His service in Camp Gordan, Georgia and overseas, was hard to follow owing to the fact that he was separated from local men, but his official record on file with the War Department shows that promotion came fast, which indicates ambition, perseverance, the things we would expect from the man who said, “Whatever I do, Lakeville will never be ashamed of me.”

He was wounded in action, August 8, 1918, and killed in action October 16, 1918, his body was returned to the United States and buried in the “Field of Beulah Section” of Forest Hills cemetery, February 5, 1922. Funeral services were conducted in the Stanton avenue church at Dorchester, the Rev. Wilbar Choffee officiating.

I will now read you the official military record of Dickran Diran as furnished by the office of the adjutant general of the army, through the courtesy of Hon. Joseph W. Martin, Jr., representative in Congress, for this Congressional District:

Dickran Diran, Sergeant, Company “G”, 327th Infantry.
Resident of Lakeville, Massachusetts.
Army Serial Number 1907022
Inducted into military service October 4, 1917.
Forwarded to Camp Devens, Mass., assigned as private to the 3rd Additional Company, Depot Brigade.
Transferred November 10, 1917 to Camp Gordan, Georgia.
Appointed Corporal, December 12, 1917.
Left the United States April 25, 1918, for service overseas, with Co. “G” 327th Infantry.
Appointed Sergeant, July 7, 1918.
Wounded in action August 8, 1918.
Killed in action October 16, 1918, on Hill 180, near Cornay, France.

It is with reluctance that I speak of his death. His body, twisted and torn, fell to the blood stained soil of France where it was buried, later to be moved to the United States, and now rests quietly in the shade of Forest Hills – his soul has gone to his God – there is no death, there.

Dickran Diran, my departed comrade, Lakeville will never be ashamed of you.

.Illustrations from top to bottom:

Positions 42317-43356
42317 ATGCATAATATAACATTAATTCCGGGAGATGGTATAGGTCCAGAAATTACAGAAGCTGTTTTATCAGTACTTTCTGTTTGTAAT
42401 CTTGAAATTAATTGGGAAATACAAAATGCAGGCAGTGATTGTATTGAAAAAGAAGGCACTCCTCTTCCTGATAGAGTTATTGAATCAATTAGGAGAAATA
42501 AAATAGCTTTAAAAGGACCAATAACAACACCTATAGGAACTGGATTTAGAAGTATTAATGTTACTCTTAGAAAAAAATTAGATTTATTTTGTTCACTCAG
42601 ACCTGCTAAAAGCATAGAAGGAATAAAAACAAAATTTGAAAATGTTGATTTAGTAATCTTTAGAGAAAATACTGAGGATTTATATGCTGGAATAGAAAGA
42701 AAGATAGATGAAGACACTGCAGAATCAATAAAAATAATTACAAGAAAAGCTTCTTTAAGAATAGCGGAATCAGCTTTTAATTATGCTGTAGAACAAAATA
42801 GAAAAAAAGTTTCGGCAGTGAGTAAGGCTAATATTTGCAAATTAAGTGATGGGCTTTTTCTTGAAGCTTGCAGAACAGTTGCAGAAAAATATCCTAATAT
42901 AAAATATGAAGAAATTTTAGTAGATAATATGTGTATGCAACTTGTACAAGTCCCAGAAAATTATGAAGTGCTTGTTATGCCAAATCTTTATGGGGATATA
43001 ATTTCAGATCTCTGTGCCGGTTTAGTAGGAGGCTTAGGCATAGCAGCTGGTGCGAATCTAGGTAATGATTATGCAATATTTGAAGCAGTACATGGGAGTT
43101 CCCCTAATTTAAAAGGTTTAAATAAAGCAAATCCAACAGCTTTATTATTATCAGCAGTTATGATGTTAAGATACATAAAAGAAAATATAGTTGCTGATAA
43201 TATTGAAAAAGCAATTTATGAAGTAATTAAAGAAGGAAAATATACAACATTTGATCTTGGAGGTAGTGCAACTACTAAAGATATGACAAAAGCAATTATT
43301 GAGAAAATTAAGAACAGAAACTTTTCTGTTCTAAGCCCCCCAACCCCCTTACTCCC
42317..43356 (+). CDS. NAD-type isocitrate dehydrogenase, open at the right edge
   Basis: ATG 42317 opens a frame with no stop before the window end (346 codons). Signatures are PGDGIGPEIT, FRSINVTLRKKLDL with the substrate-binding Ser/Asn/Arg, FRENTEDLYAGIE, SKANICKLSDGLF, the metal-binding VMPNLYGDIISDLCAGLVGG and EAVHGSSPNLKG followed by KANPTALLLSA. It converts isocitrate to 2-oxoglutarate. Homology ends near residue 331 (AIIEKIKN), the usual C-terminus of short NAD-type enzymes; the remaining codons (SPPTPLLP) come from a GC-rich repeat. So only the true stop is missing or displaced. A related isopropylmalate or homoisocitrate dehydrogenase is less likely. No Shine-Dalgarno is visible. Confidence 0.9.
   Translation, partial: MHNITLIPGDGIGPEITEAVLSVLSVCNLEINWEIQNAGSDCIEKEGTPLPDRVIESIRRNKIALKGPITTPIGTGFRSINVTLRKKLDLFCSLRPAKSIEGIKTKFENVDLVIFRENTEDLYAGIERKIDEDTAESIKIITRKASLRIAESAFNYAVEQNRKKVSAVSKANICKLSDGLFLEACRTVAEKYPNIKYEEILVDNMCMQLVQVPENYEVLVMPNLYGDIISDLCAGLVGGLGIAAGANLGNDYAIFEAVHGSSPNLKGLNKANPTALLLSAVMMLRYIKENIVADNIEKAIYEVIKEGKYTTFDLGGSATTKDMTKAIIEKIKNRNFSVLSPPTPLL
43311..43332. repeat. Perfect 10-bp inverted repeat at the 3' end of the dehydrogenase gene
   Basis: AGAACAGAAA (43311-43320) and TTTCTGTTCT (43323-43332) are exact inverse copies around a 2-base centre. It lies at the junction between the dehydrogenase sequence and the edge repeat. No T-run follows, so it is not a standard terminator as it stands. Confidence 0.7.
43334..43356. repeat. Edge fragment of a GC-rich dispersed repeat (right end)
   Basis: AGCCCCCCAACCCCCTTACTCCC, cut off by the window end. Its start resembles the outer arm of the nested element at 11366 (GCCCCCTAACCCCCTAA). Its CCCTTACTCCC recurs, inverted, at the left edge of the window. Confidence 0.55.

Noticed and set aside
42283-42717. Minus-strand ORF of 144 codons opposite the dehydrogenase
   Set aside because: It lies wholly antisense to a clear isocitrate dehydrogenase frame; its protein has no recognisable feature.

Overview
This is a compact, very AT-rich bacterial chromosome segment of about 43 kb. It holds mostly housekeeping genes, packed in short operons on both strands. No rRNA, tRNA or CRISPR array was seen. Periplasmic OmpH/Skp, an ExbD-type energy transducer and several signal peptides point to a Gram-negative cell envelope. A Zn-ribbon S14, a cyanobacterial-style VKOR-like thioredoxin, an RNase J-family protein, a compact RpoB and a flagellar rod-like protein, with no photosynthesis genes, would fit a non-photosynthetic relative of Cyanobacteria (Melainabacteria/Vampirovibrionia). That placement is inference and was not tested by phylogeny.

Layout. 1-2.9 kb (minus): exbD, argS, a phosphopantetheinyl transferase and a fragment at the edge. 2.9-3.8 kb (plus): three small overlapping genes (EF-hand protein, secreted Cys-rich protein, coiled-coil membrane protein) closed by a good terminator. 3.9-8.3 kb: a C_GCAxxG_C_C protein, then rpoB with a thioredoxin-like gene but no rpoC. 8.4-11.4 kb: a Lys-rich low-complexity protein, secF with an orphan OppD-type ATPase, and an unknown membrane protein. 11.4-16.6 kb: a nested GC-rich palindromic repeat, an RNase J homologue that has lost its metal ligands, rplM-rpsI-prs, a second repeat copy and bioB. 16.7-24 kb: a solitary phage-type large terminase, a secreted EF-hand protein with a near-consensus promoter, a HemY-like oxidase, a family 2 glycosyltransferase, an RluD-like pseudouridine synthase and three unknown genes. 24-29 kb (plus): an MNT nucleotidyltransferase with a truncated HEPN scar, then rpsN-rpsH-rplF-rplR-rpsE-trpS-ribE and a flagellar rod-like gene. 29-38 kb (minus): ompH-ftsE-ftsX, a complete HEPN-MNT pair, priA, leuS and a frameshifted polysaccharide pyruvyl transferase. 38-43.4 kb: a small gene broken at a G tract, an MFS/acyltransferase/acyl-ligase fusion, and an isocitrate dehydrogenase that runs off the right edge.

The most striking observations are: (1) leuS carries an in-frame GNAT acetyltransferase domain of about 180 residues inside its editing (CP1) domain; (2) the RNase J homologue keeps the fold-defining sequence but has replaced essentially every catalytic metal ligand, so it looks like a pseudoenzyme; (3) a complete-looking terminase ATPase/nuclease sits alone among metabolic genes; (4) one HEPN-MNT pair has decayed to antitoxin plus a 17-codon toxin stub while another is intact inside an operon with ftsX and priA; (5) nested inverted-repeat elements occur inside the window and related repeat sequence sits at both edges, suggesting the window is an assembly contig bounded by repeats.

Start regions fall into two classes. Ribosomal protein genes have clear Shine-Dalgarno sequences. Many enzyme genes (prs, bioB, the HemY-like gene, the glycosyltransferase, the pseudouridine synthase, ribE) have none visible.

Red, White and Blue Club, photograph, May 30, 1929.
Red, White and Blue Club members Jeannette Bassett, Cynthia Caswell, Helen Hoard and Bertha Stiles flank the Lakeville Honor Roll, behind which flies the town's World War I service flag.

Dickran Diran Square dedication ceremony, photograph, May 30, 1929.
Members of Simeon Nickerson Post No. 64, American Legion stand at attention at the start of the dedications services.

Flag raising, Dickran Diran Square and Lakeville Honor Roll dedication ceremony, photograph, May 30, 1929.
Ceremonies open with a flag raising on the Lakeville Library Lawn by the Girl and Boy Scouts, while Francis Goodridge sounds "Colors".

Red, White and Blue Club, photograph, May 30, 1929.
Members of the Red, White and Blue Club, which had been formed during World War I and which following that time had been responsible for overseeing Memorial Day exercises, sing "The Vacant Chair." The signpost dedicating the square to Diran is draped with an American flag.

Rev. Chellis V. Smith and Red, White and Blue Club, photograph, May 30, 1929.
Following the eulogy to Dickran Diran and the dedication of Dickran Diran Square, the Lakeville Honor Roll was unveiled. The service included a keynote address by Reverend Chellis V. Smith of the First Baptist Church of Hyde Park, Boston. Here, he stands next to the memorial along with Jeanette Bassett, Cynthia Caswell, Helen Hoard and Bertha Stiles.

Mr. and Mrs. Suren Diran, photograph, May 30, 1929.
Diran's brother and sister-in-law, Mr. and Mrs. Suren Diran, in attendance at the dedication ceremony.